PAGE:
“Jha impressively avoids the trap of preachiness and moralizing that stories of identity politics on campus tend to fall into; rather, hers is a subtle and nuanced look at the subject. The novel plants seeds that turn out to be red herrings, building layer upon layer of assumptions—about campus culture, identity politics, religion, East versus West, racism, and terrorism. . . . A powerful and darkly funny campus novel with an unexpected narrative perspective.” — Kirkus Reviews (starred review)
“[This] bitingly satirical tale of a maddeningly clever yet frustratingly myopic protagonist is a gem. . . . Examining old prejudices, new fixations, and the sting of unrequited love, Jha offers a complete triumph.” — Booklist (starred review)
“A masterfully told, thrilling investigation of privilege, heritage and exoticization set against the backdrop of the American college campus. . . . Deeply complex and meaningful yet still an enthralling read, The Laughter is an ambitious novel that explores American social dynamics while never being preachy or overbearing. . . . It’s a must-read for those seeking to understand today and dream of a better tomorrow.”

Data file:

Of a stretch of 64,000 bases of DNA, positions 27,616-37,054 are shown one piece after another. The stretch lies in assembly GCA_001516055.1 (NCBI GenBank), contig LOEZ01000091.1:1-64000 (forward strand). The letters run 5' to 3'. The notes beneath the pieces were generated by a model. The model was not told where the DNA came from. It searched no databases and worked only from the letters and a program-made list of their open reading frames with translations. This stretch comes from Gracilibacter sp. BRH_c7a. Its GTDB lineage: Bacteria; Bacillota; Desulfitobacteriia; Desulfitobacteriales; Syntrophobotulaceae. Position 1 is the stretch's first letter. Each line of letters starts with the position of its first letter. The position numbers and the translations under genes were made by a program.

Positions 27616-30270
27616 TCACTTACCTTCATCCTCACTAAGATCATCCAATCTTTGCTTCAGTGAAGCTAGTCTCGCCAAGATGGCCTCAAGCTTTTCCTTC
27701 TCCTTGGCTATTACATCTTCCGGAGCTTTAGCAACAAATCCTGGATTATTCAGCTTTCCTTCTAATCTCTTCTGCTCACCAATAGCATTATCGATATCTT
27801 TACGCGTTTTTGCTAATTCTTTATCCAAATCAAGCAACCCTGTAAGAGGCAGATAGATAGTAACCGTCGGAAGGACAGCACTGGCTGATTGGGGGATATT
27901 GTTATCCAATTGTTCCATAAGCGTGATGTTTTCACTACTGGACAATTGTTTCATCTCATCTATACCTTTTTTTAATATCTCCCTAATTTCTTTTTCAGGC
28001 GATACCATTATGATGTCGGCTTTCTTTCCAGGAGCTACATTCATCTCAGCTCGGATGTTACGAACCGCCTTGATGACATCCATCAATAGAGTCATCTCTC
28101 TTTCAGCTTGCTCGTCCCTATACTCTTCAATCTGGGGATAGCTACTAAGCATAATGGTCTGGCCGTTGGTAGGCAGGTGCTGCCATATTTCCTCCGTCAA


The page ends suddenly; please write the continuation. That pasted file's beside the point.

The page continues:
— BookPage (starred review)
“A tense and propulsive tale of race and power … Jha’s gripping passion play will shock readers.” — Publishers Weekly
“Astutely provoking, deeply disturbing and unexpectedly delightful. . . . Jha is an extraordinary storyteller, aiming her shrewd erudition directly at elitism, sexism and racism.” — Shelf Awareness
"To say The Laughter is just a campus novel is to vastly undersell it; it’s also the story of America’s changing cultural landscape and the major political and philosophical shifts needed to uplift and protect the marginalized. This is a smart and hilarious book not just for anyone who wants to laugh at the absurdity of academia, but for anyone who wants to become a better person by doing it."
— New York Times Book Review
“The Laughter is an impressive performance, a disturbing character study of a man who views himself as the literal White knight in almost every scenario." — Washington Post